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The purpose of Single-Referee System - Always have respect Vol.114

25 November 2022

The purpose of Single-Referee System - Always have respect Vol.114

Japan Football Association (JFA) disseminates a variety of information towards their registered coaches and referees. Among these was an interesting video on the “single-referee system,” released in September.

Since the time when current JFA President TASHIMA Kohzo served as the Technical Director, JFA has advocated the introduction of eight-a-side football for boys and girls in the primary school age group, and in 2011, the Japan U-12 Football Championship (now the JFA U-12 Japan Football Championship) was changed to an eight-a-side tournament, which led to the introduction of the “single-referee system.”

A football match is generally controlled by three referees. One referee who patrols the pitch and two assistant referees who patrol the touchlines. The assistant referees, as the name suggests, monitor the match from a different angle to aid the referee in making decisions and to judge whether the ball has crossed the touchline or not, and also play an integral role in judging offsides.

At the moment the ball is played by a teammate, whether or not an attacking player was in front of the hindmost player on the opposing defence line, and whether or not that player was involved in the play. It is easy to put into words, but accurately identifying offside is not an easy task at any level of football. Therefore, the duties of the assistant referees are very demanding and come with a significant level of responsibility.

There are still offsides in matches controlled by a single-referee, which means that the referee must make decisions on offsides without the aid of the assistant referees. I occasionally serve as a “single-referee” for my team's intra-squad games, but it is extremely difficult to judge whether a player is offside or not while paying close attention to the action around the ball.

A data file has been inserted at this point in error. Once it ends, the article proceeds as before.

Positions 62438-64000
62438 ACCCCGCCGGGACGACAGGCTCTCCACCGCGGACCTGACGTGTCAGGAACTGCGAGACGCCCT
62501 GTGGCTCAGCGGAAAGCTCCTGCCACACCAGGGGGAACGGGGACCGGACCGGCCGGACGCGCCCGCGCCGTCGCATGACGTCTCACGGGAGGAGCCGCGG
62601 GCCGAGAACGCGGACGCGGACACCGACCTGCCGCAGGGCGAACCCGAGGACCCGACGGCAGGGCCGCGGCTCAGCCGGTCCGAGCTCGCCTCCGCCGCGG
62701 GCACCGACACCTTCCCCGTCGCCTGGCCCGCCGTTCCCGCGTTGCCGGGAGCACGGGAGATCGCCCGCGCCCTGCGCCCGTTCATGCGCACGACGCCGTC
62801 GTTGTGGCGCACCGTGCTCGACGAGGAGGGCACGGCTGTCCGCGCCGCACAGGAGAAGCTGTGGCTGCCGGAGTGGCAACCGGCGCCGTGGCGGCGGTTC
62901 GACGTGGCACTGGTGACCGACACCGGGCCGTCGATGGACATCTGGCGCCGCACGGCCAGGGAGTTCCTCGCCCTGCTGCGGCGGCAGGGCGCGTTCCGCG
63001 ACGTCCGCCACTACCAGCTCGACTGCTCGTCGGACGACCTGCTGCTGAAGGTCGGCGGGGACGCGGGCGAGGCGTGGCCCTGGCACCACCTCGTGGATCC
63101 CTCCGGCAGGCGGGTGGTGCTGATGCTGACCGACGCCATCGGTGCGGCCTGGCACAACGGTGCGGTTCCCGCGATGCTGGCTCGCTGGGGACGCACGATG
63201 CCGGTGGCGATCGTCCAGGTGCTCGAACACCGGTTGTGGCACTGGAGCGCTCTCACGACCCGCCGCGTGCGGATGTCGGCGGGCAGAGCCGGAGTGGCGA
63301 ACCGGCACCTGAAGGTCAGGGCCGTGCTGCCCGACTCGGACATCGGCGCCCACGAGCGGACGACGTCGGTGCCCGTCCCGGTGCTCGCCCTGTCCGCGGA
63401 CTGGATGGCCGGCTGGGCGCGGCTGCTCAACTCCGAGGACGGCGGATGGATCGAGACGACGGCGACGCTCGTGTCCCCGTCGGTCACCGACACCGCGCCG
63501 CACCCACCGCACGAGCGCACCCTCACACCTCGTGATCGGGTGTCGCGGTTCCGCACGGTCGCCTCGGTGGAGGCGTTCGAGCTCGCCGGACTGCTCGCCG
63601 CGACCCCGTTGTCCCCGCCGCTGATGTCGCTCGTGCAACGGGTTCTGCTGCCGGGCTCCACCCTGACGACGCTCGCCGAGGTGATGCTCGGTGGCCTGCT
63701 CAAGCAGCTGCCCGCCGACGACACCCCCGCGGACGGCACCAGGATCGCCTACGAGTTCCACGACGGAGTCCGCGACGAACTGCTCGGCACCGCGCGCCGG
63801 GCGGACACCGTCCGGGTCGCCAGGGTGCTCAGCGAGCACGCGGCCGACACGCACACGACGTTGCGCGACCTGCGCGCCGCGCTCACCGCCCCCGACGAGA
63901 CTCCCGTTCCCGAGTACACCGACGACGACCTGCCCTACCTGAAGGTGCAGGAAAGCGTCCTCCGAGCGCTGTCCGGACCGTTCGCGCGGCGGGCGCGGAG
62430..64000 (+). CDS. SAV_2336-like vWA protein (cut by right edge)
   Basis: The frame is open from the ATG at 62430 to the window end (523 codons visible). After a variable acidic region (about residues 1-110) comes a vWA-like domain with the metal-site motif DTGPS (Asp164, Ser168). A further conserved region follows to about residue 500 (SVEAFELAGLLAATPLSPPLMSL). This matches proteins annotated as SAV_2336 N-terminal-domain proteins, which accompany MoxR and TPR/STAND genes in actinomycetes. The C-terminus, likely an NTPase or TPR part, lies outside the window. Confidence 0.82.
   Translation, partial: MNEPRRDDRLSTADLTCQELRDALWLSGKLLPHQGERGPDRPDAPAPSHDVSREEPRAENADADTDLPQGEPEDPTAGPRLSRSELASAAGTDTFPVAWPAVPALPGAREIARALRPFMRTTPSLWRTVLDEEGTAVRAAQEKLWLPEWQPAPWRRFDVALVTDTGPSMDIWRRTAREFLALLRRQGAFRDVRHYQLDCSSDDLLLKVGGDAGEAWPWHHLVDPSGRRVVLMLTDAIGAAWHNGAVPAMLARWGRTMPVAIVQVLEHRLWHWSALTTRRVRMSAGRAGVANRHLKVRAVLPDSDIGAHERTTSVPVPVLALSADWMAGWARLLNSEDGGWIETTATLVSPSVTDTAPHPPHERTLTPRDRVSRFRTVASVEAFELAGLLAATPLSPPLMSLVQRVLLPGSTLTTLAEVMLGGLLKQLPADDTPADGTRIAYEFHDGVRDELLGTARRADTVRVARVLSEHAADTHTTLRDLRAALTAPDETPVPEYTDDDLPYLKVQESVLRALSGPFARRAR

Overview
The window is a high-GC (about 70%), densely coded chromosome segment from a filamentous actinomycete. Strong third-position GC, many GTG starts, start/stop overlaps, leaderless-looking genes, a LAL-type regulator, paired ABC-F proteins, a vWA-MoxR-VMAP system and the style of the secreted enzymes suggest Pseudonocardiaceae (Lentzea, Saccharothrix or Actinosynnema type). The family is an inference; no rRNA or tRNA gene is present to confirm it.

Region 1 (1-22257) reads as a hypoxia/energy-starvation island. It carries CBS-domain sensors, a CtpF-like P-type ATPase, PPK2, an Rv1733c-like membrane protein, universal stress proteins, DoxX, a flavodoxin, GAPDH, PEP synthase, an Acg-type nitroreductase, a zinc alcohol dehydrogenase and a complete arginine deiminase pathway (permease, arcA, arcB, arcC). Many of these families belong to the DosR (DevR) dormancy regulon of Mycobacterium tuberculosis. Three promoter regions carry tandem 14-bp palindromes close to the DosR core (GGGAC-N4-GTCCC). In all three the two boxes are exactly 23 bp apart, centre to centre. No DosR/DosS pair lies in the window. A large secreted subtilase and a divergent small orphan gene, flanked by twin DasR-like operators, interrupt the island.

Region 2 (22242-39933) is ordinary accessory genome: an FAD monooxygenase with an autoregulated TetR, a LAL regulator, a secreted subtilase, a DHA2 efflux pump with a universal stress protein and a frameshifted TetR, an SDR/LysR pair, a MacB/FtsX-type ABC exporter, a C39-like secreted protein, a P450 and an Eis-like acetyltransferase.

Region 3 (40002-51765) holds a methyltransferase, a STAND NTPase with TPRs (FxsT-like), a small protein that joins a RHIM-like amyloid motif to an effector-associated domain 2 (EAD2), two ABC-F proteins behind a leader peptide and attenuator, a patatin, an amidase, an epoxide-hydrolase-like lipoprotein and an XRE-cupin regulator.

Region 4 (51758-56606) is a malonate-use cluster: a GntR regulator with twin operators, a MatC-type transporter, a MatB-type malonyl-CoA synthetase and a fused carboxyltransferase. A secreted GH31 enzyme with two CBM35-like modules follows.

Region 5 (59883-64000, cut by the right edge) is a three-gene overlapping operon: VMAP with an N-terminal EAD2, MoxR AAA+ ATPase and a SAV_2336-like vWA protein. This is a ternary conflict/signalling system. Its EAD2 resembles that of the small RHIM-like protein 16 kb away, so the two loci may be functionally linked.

In the video shared by JFA, the key to spotting offside was succinctly depicted as follows. “Monitor the (defending) player acting as the offside line,” while “monitoring the ‘receiver’ and the ‘sender’ of the ball,” “in the same field of view, as much as possible.”

Apart from offside, the video also shared other advice such as, “observe the play up close,” “take an angle from which you can observe the point of action,” “observe the point of action in relation to the whole field,” and “cope with the transitions between offence and defence.”

They all make sense, but they are all easier said than done. Despite all these efforts, referees are often confronted by players and spectators saying, “That was offside!” or “How was that a foul?” This raises the question, why not just have a normal “three-referee system” with two assistant referees? However, there is in fact a reason behind why JFA has introduced the “single-referee system.”

This system is based on the hope that the boys and girls who will be playing football for decades to come will develop a spirit of fair play and respect for referees and their opponents.

Refereeing in football started when a third party was asked to settle disputes between players. In other words, football was originally a game in which players themselves decided whether the ball went out or not, or whether a foul was committed or not.

Even though an eight-a-side football field is half the size of an adult football field, it is still impossible for a single-referee to oversee the entire field. Football should be a game where the players themselves decide when to stop the action, such as when they unintentionally trip over an opponent while attempting to win the ball or when the ball has clearly crossed the touchline. Unbeknownst to the referee, what appears to be a goal could actually be the result of a hand ball. The single-referee system may provide an opportunity for players to acknowledge these situations and foster a spirit of respect for their opponents, the referee, and themselves.

Eight-a-side football and the single-referee system are meant to give boys and girls the opportunity to express their own opinions and ideas while actively participating in the game to help them grow as individuals rather than just listening to the coaches and obeying the referee's decisions. This is something the adults around them must keep in mind.

Written by OSUMI Yoshiyuki (Football Journalist)

*This article was originally posted on the Japan Football Association Newsletter, “JFAnews,” October 2022 edition.

Japan Football Association Newsletter “JFAnews”

The Japan Football Association Newsletter “JFAnews” contains all the information on the Japan National Team, and all the events hosted by the JFA. Tournament results and team information throughout the nation are also available. The official monthly magazine is a must read for coaches, referees, and all members of the football family.

For information on the newest edition (Japanese website)

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